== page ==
Recently, I started a cut, or fat loss phase, after almost four months of living in a caloric surplus to gain muscle, shape my physique, and train my glutes and hamstrings to volume. I have brief documentation of my process HERE, but there’s a lot more to come because it has been a REALLY insightful and eye-opening process.
I spent the last few weeks of my surplus thinking about my approach to the upcoming cut, and all of the habits, and lifestyle changes that would need to be implemented to achieve adherence. It got me thinking about the realities of dieting, and why it can be so hard.
I’d first like to start with a disclaimer…
It’s important to remember you don’t HAVE to diet.
I firmly believe there’s a right and wrong time to diet, and there’s the right time to maintain your current body and lifestyle. You don’t have to live your life in a caloric deficit, and in fact, you SHOULDN’T for years on end. You can’t be shredded and lean all year long if you have goals surrounding strength or aesthetics. If you’re not fluctuating, you’re not LIVING, bishes. And if you’re not fluctuating, you’re most likely not making any gains!
If your goals require any fat loss, then you have to buckle up and get comfortable confronting your goals and the work that’s necessary to make them a reality. If you decide that a diet or any nutritional structure is right for you, then keep on reading. Just make sure you’re doing it for the right reasons, and not because society or someone else is telling you too.
And then I’d like to make another disclaimer…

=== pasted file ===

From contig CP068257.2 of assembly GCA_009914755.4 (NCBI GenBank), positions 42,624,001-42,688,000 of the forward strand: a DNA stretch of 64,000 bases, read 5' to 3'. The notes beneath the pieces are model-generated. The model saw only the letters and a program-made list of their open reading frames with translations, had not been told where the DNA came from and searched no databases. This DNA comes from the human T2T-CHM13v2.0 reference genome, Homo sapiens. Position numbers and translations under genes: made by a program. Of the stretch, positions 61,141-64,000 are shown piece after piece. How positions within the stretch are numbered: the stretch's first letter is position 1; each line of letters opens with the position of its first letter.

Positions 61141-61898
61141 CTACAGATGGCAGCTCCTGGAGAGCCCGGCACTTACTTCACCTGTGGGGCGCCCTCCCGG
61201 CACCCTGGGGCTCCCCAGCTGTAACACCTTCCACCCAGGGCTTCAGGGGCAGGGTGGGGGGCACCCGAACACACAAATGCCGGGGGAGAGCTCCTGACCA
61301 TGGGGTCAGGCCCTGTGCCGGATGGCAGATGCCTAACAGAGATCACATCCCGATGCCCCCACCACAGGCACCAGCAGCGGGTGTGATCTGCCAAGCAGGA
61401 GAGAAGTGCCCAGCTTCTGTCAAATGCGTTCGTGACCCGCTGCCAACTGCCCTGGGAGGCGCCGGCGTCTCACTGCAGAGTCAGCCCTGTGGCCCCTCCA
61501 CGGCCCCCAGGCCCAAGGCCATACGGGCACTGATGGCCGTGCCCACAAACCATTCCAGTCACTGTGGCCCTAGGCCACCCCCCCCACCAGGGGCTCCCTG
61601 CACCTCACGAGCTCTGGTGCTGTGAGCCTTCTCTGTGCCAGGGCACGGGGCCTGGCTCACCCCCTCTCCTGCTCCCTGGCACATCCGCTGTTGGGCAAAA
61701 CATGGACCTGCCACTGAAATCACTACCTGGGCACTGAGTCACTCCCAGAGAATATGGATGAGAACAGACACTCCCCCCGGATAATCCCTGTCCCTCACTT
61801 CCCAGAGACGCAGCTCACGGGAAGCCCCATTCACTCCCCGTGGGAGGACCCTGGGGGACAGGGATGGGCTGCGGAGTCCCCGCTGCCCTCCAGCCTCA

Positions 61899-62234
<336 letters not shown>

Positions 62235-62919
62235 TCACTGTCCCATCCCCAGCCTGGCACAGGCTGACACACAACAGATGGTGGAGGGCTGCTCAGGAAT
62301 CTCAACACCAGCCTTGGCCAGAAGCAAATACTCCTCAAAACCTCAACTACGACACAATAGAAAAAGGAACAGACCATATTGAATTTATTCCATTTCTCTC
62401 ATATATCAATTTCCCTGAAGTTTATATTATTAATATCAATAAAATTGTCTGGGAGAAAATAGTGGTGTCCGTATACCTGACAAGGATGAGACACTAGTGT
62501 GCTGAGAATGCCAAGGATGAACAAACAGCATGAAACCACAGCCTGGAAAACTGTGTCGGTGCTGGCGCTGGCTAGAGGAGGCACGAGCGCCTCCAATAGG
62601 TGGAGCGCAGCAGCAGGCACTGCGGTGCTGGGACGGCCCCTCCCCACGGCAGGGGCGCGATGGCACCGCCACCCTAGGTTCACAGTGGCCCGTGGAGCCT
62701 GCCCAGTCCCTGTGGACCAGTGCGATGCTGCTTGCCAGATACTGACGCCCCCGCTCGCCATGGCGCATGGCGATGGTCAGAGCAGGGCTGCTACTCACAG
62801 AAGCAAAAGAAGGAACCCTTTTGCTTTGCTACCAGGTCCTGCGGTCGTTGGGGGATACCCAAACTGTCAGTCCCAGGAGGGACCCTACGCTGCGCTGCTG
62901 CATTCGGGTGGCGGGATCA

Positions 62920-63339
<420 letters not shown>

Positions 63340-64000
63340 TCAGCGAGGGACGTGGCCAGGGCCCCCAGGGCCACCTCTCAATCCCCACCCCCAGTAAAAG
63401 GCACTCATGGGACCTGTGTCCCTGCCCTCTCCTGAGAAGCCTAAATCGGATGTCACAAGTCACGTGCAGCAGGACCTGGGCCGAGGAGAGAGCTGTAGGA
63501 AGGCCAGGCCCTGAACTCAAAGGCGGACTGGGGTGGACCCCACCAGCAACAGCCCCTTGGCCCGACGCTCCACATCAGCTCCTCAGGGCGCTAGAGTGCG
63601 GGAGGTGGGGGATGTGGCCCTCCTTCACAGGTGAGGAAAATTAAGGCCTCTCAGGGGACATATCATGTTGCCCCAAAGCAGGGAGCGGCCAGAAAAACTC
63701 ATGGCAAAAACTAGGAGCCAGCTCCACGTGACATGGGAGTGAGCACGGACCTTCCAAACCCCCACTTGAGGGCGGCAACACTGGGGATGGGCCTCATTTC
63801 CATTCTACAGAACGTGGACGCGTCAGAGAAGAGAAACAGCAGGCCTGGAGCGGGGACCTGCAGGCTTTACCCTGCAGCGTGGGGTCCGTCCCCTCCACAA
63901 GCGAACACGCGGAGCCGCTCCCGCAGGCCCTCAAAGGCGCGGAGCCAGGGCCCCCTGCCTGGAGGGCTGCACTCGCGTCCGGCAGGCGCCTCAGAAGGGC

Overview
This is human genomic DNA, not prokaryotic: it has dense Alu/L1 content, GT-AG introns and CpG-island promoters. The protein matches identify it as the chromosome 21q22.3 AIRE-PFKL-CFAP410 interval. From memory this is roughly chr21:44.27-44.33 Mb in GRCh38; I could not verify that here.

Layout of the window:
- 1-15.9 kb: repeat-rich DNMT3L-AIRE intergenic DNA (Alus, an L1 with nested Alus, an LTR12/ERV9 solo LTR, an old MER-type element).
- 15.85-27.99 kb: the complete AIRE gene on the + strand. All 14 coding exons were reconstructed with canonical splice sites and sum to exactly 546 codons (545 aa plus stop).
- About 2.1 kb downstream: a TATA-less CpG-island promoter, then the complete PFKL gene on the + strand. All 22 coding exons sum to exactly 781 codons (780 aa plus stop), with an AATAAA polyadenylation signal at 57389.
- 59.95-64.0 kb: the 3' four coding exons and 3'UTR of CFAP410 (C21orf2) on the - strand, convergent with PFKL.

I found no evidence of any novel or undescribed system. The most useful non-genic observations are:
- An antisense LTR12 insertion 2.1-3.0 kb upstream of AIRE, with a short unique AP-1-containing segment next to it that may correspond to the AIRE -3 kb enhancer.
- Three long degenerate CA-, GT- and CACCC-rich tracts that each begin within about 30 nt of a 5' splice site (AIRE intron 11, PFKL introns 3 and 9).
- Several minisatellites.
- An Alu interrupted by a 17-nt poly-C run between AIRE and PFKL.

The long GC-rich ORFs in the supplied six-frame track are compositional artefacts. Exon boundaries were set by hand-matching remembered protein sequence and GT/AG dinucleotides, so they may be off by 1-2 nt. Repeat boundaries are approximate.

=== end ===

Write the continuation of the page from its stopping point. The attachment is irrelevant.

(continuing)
I want to be ABSOLUTELY CLEAR none of the below is to be confused with disordered eating, anorexia propaganda, or starvation. A mindful diet or cut is a scientific, intentional, and controlled process, it is NOT a dysmorphic or related mental illness. If you feel you’re unable to control your urges or issues with control around food, this is NOT the platform for you. I urge you to seek professional help and work on healing your relationship with food before thinking about anything else.
I feel a lot better now that I have both of those sentiments off my chest.
The Problem with Dieting
The problem with dieting is most are fundamentally misunderstood, and for a good reason. For every fad, there’s a diet, for every “superfood,” there’s a system, and there are DECADES of marketing (falsely) advertising the fat-burning power of tiny pills. Furthermore, we live in a time with every modern convenience. We don’t have to wait for anything or displace our comfort for that matter…So when something requires a level of discomfort AND takes forever?!
Well, ha, we are hard-wired to resist.
Realize that Dieting is Hard
There’s no way around it; dieting is hard for MANY reasons. Changing your body is hard, and losing fat is hard. If you read THIS post on energy balance, you’re familiar with just what it takes to execute a deficit and why it’s necessary. Diet isn’t the only thing required for a healthy weight loss, but it’s the ONLY thing that matters for your results.
Does that make sense? If you’re doing all the right things, BUT overeating, you’ll never find success. That’s just science, and that’s just how it is.
Let me say that another way in a different context.
Regardless of your dieting phase, your training should be the same. Meaning, your consumption is the true gamechanger.
The principles of dieting are easy, it’s the execution that’s so tough, and no one really talks about that. Regardless of the method, it’s hard, and it’s uncomfortable. It’s important to understand that even though it’s hard, that doesn’t make the process dangerous, good, or bad, it just is.
Breaking Down WHY Dieting is Hard
The challenges described above doesn’t stop at feeling hungry. Your approach, mindset, and preparation have to be inclusive to ALL facets of your life and energy.
The more prepared you are, the less off guard you’ll be, and the more ready you’ll feel. The more prepared you are, the more equipped you’ll be to handle the obstacles that come your way.